Habilitation Thesis

In the german-speaking world in order to progress in an academic career it is important at some point to complete something like a second PhD thesis in the form of a Habilitation thesis. This generally consists of a collection of your post-doctoral scientific research publications and an assessment of your teaching activities, with the purpose to demonstrate that you are a successful working research/teaching academic. Its an alien concept to me as a Brit, but I submitted by Habilitation in 2019 and was successfully awarded it in 2020.  I can now apparently call myself ‘Priv.-Doz. Dr. Assistant Professorin Lindsey Nicholson B.Sc., Ph.D.’.

Many thanks to the generous reviewers Tad Pfeffer, Andy Kääb, and Andrew Mackintosh, scientists and humans for whom I have the greatest respect, for taking the time to review it, and for providing me with very encouraging reviews of my work so far. It is much appreciated. My habilitation thesis can be accessed at the University of Innsbruck library here: https://diglib.uibk.ac.at/ulbtirolhs/content/titleinfo/5255142

The Habilitation thesis consists of 11 peer reviewed publications completed between 2012 and 2019 that all address aspects of understanding debris-covered glacier systems. These papers (i) lay out conceptual frameworks for understanding debris-covered glaciers systems, (ii) use detailed field observations to identify the significant controls on small to medium scale processes operating on debris covered glaciers, (iii) integrate debris covered glacier surfaces into coupled surface-atmospheric models, (iv) use satellite data to understand glacier scale processes affected by debris cover and (v) develop advanced numerical modelling tools for furthering our process-understanding of debris-covered glaciers.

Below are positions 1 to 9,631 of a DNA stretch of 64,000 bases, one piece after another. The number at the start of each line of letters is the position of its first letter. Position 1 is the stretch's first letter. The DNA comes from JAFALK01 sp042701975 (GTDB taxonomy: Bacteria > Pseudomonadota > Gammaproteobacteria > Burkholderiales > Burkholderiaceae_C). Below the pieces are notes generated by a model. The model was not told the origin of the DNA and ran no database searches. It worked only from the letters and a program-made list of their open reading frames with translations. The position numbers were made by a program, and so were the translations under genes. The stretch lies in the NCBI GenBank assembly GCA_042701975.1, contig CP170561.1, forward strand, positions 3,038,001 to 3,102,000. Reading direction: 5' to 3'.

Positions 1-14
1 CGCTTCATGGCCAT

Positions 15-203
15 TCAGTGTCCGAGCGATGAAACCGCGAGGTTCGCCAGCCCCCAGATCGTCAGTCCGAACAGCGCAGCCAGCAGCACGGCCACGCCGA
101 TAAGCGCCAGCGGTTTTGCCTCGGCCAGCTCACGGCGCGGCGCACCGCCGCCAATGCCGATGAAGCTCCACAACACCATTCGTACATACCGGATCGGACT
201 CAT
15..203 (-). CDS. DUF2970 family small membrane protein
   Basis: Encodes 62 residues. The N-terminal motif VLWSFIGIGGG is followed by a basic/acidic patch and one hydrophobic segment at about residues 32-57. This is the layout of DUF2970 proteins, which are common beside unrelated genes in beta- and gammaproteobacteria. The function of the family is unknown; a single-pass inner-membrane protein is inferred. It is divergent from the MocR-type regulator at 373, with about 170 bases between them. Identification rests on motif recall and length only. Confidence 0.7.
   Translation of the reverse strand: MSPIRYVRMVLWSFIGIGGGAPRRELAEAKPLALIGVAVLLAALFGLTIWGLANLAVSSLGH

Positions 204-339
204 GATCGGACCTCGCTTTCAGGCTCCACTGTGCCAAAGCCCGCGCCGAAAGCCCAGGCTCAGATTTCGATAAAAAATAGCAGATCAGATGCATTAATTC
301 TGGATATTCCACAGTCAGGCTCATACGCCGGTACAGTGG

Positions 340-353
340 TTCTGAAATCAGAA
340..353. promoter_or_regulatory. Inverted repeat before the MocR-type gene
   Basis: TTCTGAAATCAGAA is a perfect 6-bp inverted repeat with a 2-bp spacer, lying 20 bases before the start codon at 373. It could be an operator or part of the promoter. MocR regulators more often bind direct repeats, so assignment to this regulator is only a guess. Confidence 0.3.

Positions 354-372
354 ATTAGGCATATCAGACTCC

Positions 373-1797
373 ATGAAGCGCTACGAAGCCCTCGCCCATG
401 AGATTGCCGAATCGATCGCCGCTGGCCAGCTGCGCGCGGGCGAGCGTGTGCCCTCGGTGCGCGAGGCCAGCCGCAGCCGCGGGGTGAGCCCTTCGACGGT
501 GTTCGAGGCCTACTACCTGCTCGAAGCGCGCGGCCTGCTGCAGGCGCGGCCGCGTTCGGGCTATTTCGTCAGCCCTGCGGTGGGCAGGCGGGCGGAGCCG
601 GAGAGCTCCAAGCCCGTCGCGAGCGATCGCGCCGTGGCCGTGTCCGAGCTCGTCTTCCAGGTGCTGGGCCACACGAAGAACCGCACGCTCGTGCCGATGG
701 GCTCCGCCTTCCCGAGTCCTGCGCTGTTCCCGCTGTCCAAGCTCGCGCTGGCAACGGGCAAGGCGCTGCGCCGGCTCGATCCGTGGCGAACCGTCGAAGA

“One aspect of Dr. Nicholson’s scientific career to date stands out with particular prominence, and this is the breadth of her expertise and interests.” Its so rewarding to see this attribute commended, as I sometimes feel like a ‘jack of all trades and master of none’, although I also realise my broad experience helps me collaborate well in interdisciplinary science.

“… to a large extent thanks to Dr. Nicholson’s work, effort and success, debris cover on glaciers is currently one of the main research topics within mountain glaciology worldwide.” I never saw my contribution this way, although I certainly love the topic and enjoy seeing the resurgence in interest in researching debris-covered glaciers.

About lindsey

Environmental scientist. I am glaciologist specialising in glacier-climate interactions to better understand the climate system. The point of this is to understand how glaciated envionments might change in the future - how the glaciers will respond and what the impact on associated water resources and hazard potential will be.
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